A Coolgardie publican has apologised for barring service to indigenous people after her mobile phone was allegedly stolen.
Deborah Ovens, publican of the Denver City Hotel on Bayley Street in Coolgardie, said she put the sign up on the wall of her pub after her iPhone was stolen from the pub on March 1.
The sign reads: "No indigenous person will be served in this hotel until my apple i phone is returned that was stolen on 1st March 2014."
The sign names the person Ms Ovens believes stole her phone.
While she initially told WAtoday there was "no issue" with the sign, which attracted 833 shares and 267 comments on Facebook, she later went on air with Radio 6PR and apologised.
"I was pretty upset and in hindsight I know it was the wrong thing to do and I do apologise to the Aboriginal community and I was just hurt," she said.
"I've lived in an Aboriginal community for the last decade and I have complete respect for the whole people as I say, so putting that on the sign was wrong."
Talkback caller Lisa told Radio 6PR that her nephew, an Aboriginal man working in the mining industry, was refused service when he went into the pub with a group of non-Aboriginal work friends.
"We went up to the bar and they wouldn't serve him, he asked why not and they just pointed to the sign," she said.
"He couldn't believe it, he was really shocked.
"It's assuming that all Aboriginal people know each other and my nephew has no idea who the person is.
"He's been for a drink there before, but as soon as they pointed to the sign he and his work friends left and went to another pub."
Ms Ovens disputed Lisa's version of events, however she added that she was prepared to face the possible legal consequences of her actions.
"The lady who called in earlier about her nephew who came in with workmates, I hate to say, is not correct and I do have witnesses who would verify that.
"He came in on his own, he asked and I did say 'no, I’m sorry, I can’t serve you' but there were no other people with him, he was on his own."
Aboriginal Legal Service of WA CEO Dennis Eggington said he found the poster offensive and highly discriminatory.
"This sort of thing, a poster like that, is disgraceful," he said.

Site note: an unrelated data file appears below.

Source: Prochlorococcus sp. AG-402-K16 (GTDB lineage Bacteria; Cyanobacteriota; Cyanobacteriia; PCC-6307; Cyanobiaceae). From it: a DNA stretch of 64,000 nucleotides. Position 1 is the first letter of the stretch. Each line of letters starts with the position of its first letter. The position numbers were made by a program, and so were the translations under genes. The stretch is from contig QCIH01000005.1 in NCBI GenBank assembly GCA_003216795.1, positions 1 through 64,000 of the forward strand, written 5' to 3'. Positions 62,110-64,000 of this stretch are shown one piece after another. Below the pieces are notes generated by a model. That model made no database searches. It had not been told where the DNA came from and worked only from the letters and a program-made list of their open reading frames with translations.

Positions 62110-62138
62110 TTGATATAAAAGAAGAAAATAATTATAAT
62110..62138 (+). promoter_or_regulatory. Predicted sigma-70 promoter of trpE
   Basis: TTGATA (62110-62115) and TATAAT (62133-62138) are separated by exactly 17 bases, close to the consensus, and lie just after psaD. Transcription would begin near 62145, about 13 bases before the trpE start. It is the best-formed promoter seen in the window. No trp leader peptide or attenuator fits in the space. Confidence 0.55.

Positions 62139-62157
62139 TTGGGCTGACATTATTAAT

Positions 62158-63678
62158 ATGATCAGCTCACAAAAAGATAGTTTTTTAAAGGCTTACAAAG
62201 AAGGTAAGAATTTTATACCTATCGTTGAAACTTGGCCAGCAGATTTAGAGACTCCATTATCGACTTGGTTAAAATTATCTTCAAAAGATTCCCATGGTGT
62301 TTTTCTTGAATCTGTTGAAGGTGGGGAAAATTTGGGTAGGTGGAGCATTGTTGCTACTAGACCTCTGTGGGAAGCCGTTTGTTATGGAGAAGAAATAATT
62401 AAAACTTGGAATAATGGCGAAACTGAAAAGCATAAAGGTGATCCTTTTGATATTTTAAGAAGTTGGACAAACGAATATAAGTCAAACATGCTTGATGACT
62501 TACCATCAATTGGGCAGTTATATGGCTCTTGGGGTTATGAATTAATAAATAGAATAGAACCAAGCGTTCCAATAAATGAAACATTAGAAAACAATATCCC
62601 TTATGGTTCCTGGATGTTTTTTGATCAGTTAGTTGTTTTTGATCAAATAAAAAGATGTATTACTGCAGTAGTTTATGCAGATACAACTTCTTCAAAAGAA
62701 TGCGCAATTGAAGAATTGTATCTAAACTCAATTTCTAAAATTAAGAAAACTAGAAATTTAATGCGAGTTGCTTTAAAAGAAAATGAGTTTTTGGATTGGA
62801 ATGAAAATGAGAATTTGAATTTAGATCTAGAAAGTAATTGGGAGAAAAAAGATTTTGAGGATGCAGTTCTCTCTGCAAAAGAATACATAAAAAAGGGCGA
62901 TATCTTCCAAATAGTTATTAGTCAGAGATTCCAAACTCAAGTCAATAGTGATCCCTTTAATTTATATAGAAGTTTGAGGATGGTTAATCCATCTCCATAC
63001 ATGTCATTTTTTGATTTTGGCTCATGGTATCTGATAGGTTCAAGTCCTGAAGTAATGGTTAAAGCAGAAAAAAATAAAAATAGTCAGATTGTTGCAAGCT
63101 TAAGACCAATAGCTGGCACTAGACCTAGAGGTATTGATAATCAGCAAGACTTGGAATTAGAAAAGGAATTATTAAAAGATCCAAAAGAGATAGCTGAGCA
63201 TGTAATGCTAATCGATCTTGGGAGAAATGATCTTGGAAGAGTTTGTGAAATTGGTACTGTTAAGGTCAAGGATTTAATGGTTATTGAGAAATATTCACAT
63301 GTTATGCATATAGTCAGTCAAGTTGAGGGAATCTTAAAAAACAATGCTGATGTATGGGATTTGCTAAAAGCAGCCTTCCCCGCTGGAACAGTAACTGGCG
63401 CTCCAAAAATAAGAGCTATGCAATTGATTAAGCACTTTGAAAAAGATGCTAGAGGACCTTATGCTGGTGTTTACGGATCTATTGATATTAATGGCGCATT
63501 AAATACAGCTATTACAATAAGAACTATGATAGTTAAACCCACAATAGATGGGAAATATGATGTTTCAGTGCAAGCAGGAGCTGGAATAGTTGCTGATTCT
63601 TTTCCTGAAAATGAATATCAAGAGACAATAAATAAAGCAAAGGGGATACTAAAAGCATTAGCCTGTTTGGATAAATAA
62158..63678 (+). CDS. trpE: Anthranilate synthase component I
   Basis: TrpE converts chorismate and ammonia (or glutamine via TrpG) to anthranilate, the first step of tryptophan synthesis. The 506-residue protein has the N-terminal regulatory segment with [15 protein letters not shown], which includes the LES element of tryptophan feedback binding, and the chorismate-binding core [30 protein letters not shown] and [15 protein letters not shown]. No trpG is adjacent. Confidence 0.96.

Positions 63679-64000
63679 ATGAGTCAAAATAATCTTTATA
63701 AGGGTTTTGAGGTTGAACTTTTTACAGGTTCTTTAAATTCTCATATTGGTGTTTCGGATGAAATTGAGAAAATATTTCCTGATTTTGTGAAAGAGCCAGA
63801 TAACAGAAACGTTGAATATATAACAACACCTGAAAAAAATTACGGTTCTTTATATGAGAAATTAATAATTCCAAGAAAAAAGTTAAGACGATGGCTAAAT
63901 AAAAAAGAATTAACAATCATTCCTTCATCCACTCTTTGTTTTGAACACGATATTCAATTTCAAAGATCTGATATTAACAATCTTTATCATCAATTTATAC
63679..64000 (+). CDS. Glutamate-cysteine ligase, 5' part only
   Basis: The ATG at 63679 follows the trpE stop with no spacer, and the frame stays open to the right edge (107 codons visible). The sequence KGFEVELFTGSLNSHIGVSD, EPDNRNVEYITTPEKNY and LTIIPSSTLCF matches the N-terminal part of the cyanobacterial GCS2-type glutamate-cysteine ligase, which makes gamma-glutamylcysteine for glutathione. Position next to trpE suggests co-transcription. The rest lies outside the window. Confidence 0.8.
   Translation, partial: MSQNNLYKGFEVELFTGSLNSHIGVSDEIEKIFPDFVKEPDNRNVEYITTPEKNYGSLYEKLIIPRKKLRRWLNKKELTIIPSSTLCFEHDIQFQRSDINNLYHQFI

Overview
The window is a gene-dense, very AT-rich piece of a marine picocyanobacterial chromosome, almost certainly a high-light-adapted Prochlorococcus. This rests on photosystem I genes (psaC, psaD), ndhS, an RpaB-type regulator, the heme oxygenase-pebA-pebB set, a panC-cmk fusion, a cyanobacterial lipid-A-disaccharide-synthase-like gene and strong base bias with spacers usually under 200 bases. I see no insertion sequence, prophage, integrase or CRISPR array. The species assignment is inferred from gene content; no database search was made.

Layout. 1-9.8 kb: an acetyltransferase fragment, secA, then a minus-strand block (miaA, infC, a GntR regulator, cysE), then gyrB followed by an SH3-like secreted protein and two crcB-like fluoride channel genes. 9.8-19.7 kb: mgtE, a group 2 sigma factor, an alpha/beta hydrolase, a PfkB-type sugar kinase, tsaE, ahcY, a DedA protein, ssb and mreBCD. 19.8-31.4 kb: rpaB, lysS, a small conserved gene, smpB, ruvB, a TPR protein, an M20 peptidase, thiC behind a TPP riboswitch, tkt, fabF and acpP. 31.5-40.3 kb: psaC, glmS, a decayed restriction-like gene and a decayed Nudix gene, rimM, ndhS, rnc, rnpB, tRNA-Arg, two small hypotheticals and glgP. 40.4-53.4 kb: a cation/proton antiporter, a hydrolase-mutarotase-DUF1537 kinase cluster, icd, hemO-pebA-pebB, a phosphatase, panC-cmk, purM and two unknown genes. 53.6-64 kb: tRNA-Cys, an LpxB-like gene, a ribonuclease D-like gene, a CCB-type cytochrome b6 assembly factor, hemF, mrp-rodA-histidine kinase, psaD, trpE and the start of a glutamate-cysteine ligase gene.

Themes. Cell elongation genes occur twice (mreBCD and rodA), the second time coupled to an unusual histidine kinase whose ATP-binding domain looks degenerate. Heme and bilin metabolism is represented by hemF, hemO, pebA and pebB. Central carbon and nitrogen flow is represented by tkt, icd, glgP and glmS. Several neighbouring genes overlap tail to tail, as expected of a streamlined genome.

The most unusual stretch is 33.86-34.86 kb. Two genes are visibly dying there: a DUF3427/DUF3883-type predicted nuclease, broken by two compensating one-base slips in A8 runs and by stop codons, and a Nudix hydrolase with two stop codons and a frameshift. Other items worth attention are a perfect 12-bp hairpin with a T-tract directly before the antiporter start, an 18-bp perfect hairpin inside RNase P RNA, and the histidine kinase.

"These sorts of things in the past have led to a range of things like vigilante groups going out, it's not on.
"I'm sure there are other Aboriginal people who use the pub and if she turned them away I'd think it would take away a fair bit of her revenue.
"I would think we've moved on in society since the days where we take it out on a whole group of people.
"She runs the risk now of offending lots of aboriginal people in Coolgardie... I can't understand why you would do something so stupid."
Australian Hotels Association CEO Bradley Woods said he encouraged authorities to prosecute the business to the full extent of the law.
"It's not often I'm lost for words but this is one time... my mind struggles to understand the stupidity in this."
"It's like someone is trapped in a time warp, in the bayou in 1920s Mississippi.
"It's outrageous, it's unacceptable and this is something the industry won't tolerate, it's reprehensible."
Police spokeswoman Ros Weatherall said WA Police were aware of the sign and Kalgoorlie detectives would conduct further investigations into the matter.
Slater and Gordon Lawyers' Rachel Cosentino said state and Commonwealth discrimination acts allowed no room for barring people based on their race.
"Once you are in the business of providing a service or product, then anti-discrimination laws apply," she said.
"The Commonwealth Race Discrimination Act and the State Equal Opportunity Act both prohibit discrimination on the grounds of race in the provision of services.
"Any person can apply to the Equal Opportunity Commission or the Human Rights Commission for a whole range of orders, there's a broad scope of remedies that can be granted."
Ms Consentino said there was a component of hurt and humiliation if you were refused service because of your race.
"That's usually on the lower scale of things, it's more about orders to prevent the discrimination occurring in the future, orders for the service provider to be educated... those sorts of more practical relief."